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Digest for November 5th through November 10th

Here are some of the people writing about some of the stuff I wish I had time to write about, for November 5th through November 10th:

November 7, 2014
by terrance
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Wingnut Week In Review: The Inmates Take Over The Asylum

The 2014 mid-term elections are over, and the inmates have taken over the asylum. Prepare for wingnuttery like you’ve never seen before.

Last Friday, I had a lot of fun poking at the nuttiest candidates on the ballot. Wednesday morning I woke up to a mind-numbing reality: they all won.

Never mind that soon-to-be Senate Majority Leader Mitch McConnell said the same thing earlier the same day.

Wingnuts spewed outrage all over Twitter that President didn’t just resign and hand in the White House keys.

Plus, wingnut media has a message for Republicans: “You weren’t elected to govern!”

November 5, 2014
by terrance
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Digest for November 5th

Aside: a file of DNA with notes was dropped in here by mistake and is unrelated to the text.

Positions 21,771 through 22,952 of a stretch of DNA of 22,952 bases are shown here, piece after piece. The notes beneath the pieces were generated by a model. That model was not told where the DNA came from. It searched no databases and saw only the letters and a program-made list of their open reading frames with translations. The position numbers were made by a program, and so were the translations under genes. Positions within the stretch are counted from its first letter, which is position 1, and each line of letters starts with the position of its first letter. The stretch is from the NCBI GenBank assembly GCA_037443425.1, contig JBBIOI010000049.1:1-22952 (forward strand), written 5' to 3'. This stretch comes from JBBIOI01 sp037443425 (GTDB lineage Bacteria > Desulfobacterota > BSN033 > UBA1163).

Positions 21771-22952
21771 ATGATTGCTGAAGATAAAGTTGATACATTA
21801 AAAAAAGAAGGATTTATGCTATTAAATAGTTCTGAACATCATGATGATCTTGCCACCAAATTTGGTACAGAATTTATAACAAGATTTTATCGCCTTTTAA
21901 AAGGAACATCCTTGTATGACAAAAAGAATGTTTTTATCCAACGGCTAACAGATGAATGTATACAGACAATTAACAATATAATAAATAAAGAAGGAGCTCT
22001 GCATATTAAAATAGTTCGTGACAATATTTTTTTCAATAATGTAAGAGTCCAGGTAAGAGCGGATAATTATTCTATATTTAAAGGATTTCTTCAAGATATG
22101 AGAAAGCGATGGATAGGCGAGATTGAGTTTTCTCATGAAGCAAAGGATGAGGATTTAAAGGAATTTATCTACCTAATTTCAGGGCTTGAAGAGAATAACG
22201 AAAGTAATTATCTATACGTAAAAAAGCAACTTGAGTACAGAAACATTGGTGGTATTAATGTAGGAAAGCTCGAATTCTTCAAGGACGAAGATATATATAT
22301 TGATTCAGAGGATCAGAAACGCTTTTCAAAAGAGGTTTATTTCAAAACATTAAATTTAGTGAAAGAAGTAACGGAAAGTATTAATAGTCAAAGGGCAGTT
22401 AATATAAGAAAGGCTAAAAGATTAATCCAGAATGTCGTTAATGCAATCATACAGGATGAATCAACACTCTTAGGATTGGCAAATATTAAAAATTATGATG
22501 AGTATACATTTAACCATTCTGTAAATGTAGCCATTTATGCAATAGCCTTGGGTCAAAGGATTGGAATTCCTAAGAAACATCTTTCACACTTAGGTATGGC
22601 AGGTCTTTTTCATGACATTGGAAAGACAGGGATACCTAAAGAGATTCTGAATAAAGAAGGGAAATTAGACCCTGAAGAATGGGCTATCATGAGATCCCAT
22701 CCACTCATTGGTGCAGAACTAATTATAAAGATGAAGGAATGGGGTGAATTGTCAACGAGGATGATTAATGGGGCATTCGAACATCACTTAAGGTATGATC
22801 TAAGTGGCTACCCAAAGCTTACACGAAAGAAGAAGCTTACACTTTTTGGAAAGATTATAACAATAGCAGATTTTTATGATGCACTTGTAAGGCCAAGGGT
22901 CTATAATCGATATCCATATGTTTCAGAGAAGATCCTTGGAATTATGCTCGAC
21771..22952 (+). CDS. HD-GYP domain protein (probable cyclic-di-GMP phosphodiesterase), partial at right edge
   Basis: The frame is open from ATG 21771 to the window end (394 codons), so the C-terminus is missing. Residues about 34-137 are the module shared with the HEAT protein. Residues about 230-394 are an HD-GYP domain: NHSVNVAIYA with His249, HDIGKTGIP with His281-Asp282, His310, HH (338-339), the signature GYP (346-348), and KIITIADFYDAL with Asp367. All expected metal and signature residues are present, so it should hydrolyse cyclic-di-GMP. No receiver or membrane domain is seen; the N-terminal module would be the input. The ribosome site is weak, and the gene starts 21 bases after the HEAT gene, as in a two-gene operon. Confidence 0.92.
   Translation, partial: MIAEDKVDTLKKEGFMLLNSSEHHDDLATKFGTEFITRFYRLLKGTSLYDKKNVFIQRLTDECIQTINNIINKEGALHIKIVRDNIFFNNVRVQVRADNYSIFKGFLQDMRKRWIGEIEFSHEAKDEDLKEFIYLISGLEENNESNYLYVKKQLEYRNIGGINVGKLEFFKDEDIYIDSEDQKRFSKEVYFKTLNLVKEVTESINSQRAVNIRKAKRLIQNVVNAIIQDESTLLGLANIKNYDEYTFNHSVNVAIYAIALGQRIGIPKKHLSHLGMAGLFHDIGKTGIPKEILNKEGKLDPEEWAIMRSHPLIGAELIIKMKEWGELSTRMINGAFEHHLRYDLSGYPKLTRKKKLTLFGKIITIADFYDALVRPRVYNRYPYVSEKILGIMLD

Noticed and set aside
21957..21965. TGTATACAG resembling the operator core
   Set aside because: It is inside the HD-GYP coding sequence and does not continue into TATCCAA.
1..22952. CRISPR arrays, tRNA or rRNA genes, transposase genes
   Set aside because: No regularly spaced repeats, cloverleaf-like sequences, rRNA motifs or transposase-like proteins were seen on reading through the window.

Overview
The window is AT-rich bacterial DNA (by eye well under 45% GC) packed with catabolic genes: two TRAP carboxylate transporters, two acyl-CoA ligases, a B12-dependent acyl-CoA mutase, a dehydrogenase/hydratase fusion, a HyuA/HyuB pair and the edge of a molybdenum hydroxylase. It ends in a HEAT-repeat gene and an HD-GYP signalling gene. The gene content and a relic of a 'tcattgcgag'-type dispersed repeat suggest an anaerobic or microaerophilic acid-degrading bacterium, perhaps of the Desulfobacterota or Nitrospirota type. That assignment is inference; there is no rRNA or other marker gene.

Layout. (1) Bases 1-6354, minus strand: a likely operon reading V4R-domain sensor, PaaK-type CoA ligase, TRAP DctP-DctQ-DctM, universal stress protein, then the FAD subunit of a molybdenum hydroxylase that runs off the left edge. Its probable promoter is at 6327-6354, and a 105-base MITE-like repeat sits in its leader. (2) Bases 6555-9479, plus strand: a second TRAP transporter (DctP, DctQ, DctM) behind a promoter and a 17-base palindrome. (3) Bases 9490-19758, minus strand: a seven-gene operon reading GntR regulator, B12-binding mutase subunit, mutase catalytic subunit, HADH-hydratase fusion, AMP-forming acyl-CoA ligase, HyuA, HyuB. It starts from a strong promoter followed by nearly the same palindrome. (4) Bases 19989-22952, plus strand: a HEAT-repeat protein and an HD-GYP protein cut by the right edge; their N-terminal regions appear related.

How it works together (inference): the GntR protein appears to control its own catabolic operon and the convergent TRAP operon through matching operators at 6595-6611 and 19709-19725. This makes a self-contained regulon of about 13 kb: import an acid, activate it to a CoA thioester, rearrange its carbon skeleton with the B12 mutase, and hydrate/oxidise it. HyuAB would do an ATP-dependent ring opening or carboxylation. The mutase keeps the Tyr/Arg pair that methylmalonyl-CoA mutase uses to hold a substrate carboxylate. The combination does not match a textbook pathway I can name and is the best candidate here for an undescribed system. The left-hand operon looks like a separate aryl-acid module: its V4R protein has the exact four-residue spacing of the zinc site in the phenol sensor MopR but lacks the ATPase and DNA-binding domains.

Here are some of the people writing about some of the stuff I wish I had time to write about, for November 5th from 13:54 to 14:28:

November 5, 2014
by terrance
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Minimum Wage Ballot Initiatives Deliver Progressive Populist Victories

In an otherwise dismal election, progressive populist victories on state ballot initiatives to raise the minimum wage reveal a way forward for Democrats who are paying attention.

Going into the 2014 mid-term election, the odds — and deep-pocketed billionaire donors — favored Republicans. Yet, one issue defied trends and conventional wisdom: increasing the minimum wage. After efforts to raise the federal minimum wage stalled, voters went over the heads of their own elected officials, and voted to raise wages themselves. Continue Reading →